The 2016 presidential election campaigning has begun, although it would be more accurate to say that presidential campaigning cannot ever begin since it never really stops. Presidential campaigning in the United States has become an electoral equivalent of Newton’s second law of motion: since there is nothing that can oppose it – not even elections, it seems – then the campaigns continue unabated, kind of like a planetary body in orbit.
In the coming election we’re going to hear a lot about the important issue of wealth inequality. Actually, we’ll be hearing about income inequality and wealth inequality as if they’re the same thing, which they’re not. And that is just the beginning of where I believe the national discussion will be missing the mark.
First, the issue: One of the great sources of strength in the United States has been its enormous middle class and the sense that, with diligence and effort, one can move into the middle class from below, and perhaps even into the upper class. Recent analyses however indicate that the wealthiest are increasing their wealth faster than any other segment, and the gulf between that group and a growing lower class leaves the middle class thinner than it’s ever been.
Naturally, all of this is grist for campaign mills. The candidates will be seeking electoral advantage by playing one group of voters against another, which is a problem; however the bigger problem will be the fact that both parties will be emphasizing their opponents’ tax policy as the cause of the problem, and their own proposed tax policy as the solution.
While it’s fine to argue that tax policies can influence wealth distribution, there are two much more significant issues driving wealth inequality that we need to confront if we’re going to seriously discuss it.
The first is what I’ll call “Global Efficiency”. Often people think of their “producer selves” (their jobs) as very separate from their “consumer selves” (their buying habits). They also think of a third entity – their “investor selves”, or their desire for a good return on their savings and retirement accounts.
Although many of us think of ourselves in these roles distinctly, in fact all of us are all of them, simultaneously. As consumer selves we enjoy amazing supply chain and distribution innovation as we purchase high quality, low price items from a retailer located next-door or a half a world away. As investors we, or the portfolio managers who work for the funds we invest in, demand greater profitability from companies we invest in or else we’ll sell the stock in favor of another.
Yet as producers, we complain when employers squeeze payroll or seek to lower their cost basis through global sourcing or technology. And here’s the thing for those worried about wealth inequality to consider: we’re not going back to how it used to be. In fact, the growing issue of technology displacing low-skill jobs will increase rapidly, thus exacerbating the problem. Example: given the rapid advances of driverless car and drone technology, it’s not hard to see the day when freight delivery won’t need many pilots, truck drivers, or delivery van drivers. We the consumers and we the investors will love it. But jobs will disappear and wealth inequality will grow. And that’s just one example.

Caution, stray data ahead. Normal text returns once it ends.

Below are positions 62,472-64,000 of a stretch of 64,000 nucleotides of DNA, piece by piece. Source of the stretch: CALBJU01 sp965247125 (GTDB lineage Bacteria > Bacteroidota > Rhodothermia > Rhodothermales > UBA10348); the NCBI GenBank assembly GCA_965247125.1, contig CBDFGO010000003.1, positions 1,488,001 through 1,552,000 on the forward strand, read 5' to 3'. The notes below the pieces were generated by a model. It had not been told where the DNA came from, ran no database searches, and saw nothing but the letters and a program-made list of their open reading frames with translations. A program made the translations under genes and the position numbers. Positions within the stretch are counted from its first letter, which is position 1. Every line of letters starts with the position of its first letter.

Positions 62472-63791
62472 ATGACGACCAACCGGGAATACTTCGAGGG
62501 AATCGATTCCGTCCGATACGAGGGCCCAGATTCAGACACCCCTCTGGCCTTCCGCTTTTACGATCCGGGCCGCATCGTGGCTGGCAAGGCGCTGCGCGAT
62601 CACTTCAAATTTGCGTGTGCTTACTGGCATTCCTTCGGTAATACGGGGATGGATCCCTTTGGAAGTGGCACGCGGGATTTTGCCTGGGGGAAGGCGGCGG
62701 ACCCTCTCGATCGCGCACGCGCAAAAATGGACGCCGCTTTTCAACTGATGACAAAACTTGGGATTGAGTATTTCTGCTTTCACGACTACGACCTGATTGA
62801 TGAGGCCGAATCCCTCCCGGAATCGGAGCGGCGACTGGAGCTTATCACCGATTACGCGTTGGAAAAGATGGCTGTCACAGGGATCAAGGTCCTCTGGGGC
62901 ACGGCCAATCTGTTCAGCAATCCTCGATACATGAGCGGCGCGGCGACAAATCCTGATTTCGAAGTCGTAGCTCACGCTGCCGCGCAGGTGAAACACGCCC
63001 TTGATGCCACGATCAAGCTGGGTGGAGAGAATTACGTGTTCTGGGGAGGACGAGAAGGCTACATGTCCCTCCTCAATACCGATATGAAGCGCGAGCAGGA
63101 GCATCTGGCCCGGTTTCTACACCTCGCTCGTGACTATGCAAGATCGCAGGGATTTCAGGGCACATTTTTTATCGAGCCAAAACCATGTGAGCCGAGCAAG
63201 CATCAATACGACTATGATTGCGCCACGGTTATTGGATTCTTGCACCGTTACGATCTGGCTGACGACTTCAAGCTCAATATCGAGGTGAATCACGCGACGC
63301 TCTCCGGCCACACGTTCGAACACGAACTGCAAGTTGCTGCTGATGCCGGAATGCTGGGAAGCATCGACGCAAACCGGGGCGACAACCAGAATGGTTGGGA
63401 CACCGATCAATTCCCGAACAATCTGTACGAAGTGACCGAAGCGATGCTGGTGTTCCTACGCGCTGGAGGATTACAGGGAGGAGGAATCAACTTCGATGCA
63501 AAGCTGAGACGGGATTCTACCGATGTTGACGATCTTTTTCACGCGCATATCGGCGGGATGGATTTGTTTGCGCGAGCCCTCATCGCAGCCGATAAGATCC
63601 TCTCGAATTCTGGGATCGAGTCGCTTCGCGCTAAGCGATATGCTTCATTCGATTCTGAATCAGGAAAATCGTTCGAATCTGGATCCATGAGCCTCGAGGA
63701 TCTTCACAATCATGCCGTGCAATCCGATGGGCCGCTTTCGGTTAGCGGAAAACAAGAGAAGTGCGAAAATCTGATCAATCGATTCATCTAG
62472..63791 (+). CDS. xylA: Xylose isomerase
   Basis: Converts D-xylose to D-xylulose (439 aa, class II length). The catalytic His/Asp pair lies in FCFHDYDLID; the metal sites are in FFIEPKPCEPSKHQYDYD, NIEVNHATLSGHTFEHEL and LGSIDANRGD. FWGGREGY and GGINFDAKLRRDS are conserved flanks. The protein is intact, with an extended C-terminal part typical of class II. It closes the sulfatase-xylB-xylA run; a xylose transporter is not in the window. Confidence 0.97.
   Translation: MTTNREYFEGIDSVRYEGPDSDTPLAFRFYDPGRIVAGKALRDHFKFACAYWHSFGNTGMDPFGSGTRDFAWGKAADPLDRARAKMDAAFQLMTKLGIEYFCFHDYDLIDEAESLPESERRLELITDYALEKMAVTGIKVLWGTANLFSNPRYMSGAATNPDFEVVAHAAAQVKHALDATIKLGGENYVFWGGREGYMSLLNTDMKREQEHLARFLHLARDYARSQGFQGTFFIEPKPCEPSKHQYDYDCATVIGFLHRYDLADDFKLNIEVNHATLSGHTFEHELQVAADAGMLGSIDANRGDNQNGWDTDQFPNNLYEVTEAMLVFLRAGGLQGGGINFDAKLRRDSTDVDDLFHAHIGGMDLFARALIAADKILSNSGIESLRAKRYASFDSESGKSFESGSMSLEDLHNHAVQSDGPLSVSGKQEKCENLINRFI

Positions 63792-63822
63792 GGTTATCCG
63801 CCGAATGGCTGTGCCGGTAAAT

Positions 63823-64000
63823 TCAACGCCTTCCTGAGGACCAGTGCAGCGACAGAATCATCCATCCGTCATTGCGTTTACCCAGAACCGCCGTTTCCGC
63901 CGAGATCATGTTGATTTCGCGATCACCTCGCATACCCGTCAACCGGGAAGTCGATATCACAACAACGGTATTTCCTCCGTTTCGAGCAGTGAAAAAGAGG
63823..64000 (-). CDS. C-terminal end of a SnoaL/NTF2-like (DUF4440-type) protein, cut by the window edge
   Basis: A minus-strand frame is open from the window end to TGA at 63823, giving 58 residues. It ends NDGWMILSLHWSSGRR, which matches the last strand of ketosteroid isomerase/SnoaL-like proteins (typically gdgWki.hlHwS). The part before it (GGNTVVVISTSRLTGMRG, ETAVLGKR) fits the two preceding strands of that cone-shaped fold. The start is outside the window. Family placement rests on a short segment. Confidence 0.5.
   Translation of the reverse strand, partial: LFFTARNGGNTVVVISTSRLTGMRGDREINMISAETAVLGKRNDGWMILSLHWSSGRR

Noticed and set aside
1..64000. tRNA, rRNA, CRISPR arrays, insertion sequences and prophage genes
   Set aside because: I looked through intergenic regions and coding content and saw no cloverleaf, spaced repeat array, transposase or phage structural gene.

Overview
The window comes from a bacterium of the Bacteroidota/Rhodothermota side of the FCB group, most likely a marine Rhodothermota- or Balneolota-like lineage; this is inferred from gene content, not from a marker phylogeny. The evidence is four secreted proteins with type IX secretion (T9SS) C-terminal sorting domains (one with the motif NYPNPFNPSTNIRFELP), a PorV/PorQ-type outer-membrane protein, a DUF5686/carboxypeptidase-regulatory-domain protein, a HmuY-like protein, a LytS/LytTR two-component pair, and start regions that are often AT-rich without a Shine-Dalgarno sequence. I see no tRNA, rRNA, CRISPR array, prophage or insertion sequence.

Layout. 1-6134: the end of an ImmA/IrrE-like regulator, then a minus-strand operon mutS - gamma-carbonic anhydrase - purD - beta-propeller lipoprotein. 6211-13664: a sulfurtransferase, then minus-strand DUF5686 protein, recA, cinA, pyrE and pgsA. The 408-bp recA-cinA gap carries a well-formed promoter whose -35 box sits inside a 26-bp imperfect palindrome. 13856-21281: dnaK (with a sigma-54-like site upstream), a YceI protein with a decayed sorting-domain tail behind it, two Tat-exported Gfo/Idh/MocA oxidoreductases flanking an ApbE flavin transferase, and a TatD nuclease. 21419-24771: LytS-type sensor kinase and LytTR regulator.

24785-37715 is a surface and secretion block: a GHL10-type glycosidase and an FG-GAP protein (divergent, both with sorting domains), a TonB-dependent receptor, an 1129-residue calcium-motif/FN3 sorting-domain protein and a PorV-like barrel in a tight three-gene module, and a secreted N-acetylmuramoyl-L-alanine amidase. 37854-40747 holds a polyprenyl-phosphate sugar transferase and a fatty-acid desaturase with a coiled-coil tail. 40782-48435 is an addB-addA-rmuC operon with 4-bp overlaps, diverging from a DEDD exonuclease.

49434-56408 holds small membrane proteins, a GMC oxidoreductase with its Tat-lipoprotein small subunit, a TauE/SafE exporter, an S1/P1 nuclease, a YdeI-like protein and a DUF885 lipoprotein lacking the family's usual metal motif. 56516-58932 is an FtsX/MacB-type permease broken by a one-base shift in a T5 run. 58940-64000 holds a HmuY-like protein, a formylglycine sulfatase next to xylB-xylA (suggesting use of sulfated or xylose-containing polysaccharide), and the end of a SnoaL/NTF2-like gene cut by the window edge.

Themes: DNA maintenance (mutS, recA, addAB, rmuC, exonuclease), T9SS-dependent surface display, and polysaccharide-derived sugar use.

The second issue is even more unpleasant: changing family structures, which is a nice way of referring to the breakdown of the traditional nuclear family. Particularly among lower socio-economic populations, the traditional guardrails that helped keep kids out of trouble are being lost, with detrimental impact on their job prospects and opportunity for upward mobility. When Dad is absent and Mom has to do all the work, the likelihood that the kids will enter school with a large vocabulary is pretty slim, and the trouble continues from there.
Sure, some kids go on to establish solid families of their own and find great careers despite the lack of good role models, but the data from countless studies are conclusive. In an economy where jobs require both higher-order thinking as well as the ability to succeed in a changing world, the growing population of young people who grow up without married parents and in communities where drug use is up and church attendance is down will have a tougher challenge establishing a middle-class career. And the wealth gap will widen.
Over time, we will need to consider all sorts of ideas that might seem crazy on the surface to prepare for the coming fifty years of economic change. But in order to make progress, we’ll need to be honest with ourselves. Heaven knows that our tax code could use a major overhaul in a number of respects, but when it comes to the growing wealth gap, it’s a small part of a big problem.
Originally published in the Appleton Post-Crescent on June 7, 2015